Another lawsuit over state flag
I f it seems like Mississippi has traveled this ground before, it’s because it has.
A federal lawsuit filed last week asks a judge to prevent the Gulf Coast city of Ocean Springs from flying the state flag, claiming it is “racially demeaning and hostile” because it includes the Confederate battle emblem.
Apparently the state flag is a new issue in Ocean Springs because for several years, when a Democratic mayor was in office, the city did not display it. But a Republican took over last summer and the flag returned. Ocean Springs aldermen then ordered the state flag to be flown at City Hall and other municipal buildings.
The new lawsuit claims that displaying the flag sends a message to black citizens “that they are second-class citizens and are not welcome in Ocean Springs.” The suit also says the very presence of the flag outside public buildings deters black people from either moving to Ocean Springs or visiting the city.
Both the lawsuit and the Wikipedia website say only 7.5 percent of Ocean Springs’ 17,600 population is black. But it’s impossible to believe that the reappearance of the Mississippi flag is the reason for this relatively low figure. It would be fascinating to hear testimony from anyone who says they don’t visit a town or county just because its government buildings display an admittedly controversial flag.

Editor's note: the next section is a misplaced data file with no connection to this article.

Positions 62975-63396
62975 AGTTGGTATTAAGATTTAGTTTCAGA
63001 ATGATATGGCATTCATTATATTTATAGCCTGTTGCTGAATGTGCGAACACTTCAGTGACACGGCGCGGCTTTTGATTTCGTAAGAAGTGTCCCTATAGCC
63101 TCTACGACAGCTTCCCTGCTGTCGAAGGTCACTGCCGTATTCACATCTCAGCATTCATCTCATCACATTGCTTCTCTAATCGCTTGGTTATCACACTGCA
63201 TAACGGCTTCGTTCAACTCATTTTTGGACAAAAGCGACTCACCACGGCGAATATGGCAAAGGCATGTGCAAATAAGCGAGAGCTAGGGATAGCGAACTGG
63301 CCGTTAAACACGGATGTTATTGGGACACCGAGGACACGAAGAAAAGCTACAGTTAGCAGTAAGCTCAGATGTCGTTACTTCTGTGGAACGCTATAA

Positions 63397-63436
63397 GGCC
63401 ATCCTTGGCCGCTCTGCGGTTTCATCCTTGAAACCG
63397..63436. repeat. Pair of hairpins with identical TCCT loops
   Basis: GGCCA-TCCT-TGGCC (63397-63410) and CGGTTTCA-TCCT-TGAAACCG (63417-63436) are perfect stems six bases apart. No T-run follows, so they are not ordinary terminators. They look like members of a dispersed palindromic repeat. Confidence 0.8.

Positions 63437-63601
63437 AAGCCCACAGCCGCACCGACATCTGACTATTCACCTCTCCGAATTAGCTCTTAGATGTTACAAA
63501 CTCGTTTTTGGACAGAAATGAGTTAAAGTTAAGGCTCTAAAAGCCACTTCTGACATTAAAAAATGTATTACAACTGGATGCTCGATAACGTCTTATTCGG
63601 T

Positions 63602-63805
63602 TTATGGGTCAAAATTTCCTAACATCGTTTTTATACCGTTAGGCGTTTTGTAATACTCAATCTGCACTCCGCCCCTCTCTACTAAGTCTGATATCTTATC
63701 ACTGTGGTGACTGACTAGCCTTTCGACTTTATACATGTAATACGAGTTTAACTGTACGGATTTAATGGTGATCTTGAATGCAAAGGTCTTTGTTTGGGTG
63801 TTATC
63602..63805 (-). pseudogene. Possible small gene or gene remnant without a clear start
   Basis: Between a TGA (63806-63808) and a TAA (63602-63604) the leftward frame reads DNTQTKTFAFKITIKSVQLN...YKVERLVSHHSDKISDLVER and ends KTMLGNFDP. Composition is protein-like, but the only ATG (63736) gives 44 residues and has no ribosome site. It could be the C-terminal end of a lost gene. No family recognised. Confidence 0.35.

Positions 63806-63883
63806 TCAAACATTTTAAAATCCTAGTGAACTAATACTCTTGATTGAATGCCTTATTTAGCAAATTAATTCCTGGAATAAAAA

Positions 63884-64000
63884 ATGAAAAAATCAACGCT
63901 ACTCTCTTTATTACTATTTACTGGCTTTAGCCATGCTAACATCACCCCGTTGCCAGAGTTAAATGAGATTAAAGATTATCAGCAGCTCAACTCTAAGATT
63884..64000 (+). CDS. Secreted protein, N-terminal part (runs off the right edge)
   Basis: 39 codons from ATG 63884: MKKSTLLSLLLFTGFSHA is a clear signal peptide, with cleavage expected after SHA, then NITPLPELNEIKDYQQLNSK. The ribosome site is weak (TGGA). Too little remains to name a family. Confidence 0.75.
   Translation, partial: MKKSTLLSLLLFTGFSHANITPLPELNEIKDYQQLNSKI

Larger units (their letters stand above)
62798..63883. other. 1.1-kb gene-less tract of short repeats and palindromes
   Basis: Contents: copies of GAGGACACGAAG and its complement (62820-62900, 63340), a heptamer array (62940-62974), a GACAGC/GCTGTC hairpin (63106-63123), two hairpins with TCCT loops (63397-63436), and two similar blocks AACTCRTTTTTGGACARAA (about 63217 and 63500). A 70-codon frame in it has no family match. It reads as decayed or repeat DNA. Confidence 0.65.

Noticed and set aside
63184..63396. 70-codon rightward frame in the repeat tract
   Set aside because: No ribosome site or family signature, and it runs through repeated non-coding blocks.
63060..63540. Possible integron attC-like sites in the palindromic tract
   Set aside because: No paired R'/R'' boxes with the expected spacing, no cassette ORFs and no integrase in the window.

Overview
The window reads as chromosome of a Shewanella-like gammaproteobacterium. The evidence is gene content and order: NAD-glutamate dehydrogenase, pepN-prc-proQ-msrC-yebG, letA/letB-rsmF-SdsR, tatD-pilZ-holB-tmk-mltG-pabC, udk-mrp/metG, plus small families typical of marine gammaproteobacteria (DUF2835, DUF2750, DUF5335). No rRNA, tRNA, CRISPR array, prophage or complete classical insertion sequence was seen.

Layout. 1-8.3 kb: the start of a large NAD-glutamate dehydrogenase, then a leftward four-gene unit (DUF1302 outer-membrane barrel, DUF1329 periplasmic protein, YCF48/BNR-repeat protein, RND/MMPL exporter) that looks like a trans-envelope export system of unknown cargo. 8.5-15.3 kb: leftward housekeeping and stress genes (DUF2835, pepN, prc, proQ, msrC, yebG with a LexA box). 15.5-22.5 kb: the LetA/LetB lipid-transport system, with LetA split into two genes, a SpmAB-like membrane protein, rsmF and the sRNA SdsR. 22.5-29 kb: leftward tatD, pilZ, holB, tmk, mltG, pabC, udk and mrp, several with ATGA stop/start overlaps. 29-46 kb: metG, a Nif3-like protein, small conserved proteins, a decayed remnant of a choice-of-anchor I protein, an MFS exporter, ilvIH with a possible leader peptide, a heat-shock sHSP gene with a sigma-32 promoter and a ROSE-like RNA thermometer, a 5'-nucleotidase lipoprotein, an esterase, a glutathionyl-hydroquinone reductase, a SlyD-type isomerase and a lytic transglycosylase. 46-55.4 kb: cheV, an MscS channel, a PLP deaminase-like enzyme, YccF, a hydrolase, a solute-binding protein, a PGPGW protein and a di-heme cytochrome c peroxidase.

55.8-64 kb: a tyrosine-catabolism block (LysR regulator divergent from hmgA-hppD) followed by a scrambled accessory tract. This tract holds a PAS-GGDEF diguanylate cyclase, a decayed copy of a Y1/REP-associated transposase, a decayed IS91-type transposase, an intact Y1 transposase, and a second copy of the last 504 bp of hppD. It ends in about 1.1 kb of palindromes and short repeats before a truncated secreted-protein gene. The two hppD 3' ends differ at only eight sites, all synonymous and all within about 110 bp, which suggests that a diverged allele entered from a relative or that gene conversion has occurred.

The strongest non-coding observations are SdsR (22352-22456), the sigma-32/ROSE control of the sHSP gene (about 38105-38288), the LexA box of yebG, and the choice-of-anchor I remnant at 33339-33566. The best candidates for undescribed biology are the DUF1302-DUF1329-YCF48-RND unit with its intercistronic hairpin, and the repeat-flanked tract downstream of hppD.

As noted above, Mississippi has already covered this territory. In 2016 an attorney sued in an attempt to have a federal judge declare the state flag unconstitutional. He claimed the flag’s Confederate symbol was hateful government speech that incites racial violence and violates the 14th Amendment protections of black residents.
The court did not buy the argument, and higher courts also were unconvinced. So it would seem that the Ocean Springs lawsuit will be memorable only for its very high probability of failure.
A federal or state court, in fact, is the worst possible place to decide this particular issue. The best place would be in the Legislature, since its members are the elected representatives of the people.
Unfortunately for those who would like to see the flag changed to a less divisive symbol, the legislative majority is unwilling to make a decision. Which is odd because the Legislature typically loves to be in control of state government. But members continually dodge this particular issue by noting that a 2001 referendum on the flag voted to keep the current one, and any change also should come through a referendum.
The state flag doesn’t help Mississippi’s reputation around the country.
But neither is it something that makes great numbers of black people feel threatened. It’s a flag, not a burning cross, and there’s a big difference.
If anything, the flag is a good example of the citizenry’s legendary stubbornness when being told what to do. It would be nice if the Legislature or the voters decided on their own to remove a symbol that has negative connotations to one-third of the population, and maybe that will happen one day. But the flag should not change by the order of a judge.